Running for statewide office in California is a pricy proposition, as we saw just last year as deep-pocketed Republican candidates poured millions of dollars into the media in unsuccessful bids for governor and US senator. Next year, thanks to redistricting, congressional races could become very hot.
Redrawing districts is standard operating procedure the year after a census in most states, with the party in power in the state capital holding the cards and drawing lines favorable to its own congressional delegation and hostile to incumbents from the other party.
However, according to a report in The Hill, the California project is based on a voter referendum designed to eliminate gerrymandering that has gone on before.
The result is to inject a great deal of uncertainty into the 2012 elections, although the new boundaries are expected to benefit Democrats. An early guess projects a possible pick-up of from one to three seats.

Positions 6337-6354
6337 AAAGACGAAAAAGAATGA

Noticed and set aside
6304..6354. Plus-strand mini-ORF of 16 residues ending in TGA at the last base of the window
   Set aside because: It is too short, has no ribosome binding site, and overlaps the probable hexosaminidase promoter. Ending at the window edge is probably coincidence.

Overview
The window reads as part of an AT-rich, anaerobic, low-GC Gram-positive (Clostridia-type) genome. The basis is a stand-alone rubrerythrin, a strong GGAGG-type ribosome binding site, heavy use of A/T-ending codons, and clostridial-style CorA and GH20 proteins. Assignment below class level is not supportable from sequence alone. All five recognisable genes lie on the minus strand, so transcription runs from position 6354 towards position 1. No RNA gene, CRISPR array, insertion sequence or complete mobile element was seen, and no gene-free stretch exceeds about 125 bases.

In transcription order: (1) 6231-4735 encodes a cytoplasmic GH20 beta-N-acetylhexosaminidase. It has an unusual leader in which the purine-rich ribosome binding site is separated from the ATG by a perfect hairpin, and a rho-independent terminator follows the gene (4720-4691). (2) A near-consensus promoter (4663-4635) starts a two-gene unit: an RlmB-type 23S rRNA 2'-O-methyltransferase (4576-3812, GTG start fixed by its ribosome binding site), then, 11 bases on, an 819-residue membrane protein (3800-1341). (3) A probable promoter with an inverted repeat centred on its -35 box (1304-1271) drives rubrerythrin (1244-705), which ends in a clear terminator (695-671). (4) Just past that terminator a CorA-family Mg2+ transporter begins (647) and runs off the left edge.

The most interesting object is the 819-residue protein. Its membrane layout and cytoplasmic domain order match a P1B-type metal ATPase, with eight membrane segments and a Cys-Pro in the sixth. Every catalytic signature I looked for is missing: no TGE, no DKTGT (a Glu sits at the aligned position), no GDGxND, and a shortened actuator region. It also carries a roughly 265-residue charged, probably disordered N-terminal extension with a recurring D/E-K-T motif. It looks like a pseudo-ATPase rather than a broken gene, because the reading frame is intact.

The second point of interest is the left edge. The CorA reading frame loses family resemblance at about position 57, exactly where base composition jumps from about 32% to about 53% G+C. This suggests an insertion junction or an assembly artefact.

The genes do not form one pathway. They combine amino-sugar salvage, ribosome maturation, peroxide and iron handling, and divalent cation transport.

The Hill suggests that the most endangered incumbents are Democratics Howard Berman, Lois Capps, Janice Hahn and Laura Richardson. On the Republican side, David Dreier, Elton Gallegly and Ed Royce are expected to face challenges.
In some cases, particularly those of Berman and Royce, the incumbents’ districts have all but disappeared. In many other instances, at the very least incumbents will need to introduce themselves to new constituents they have never before represented.
RBR-TVBR observation: Survival battles mean advertising, which in turn means another good year for broadcasters. However, in California’s case, it will be very hard to match the amount of cash injected into the media economy by Meg Whitman and Carly Fiorina the last time an election was held, even in a presidential year.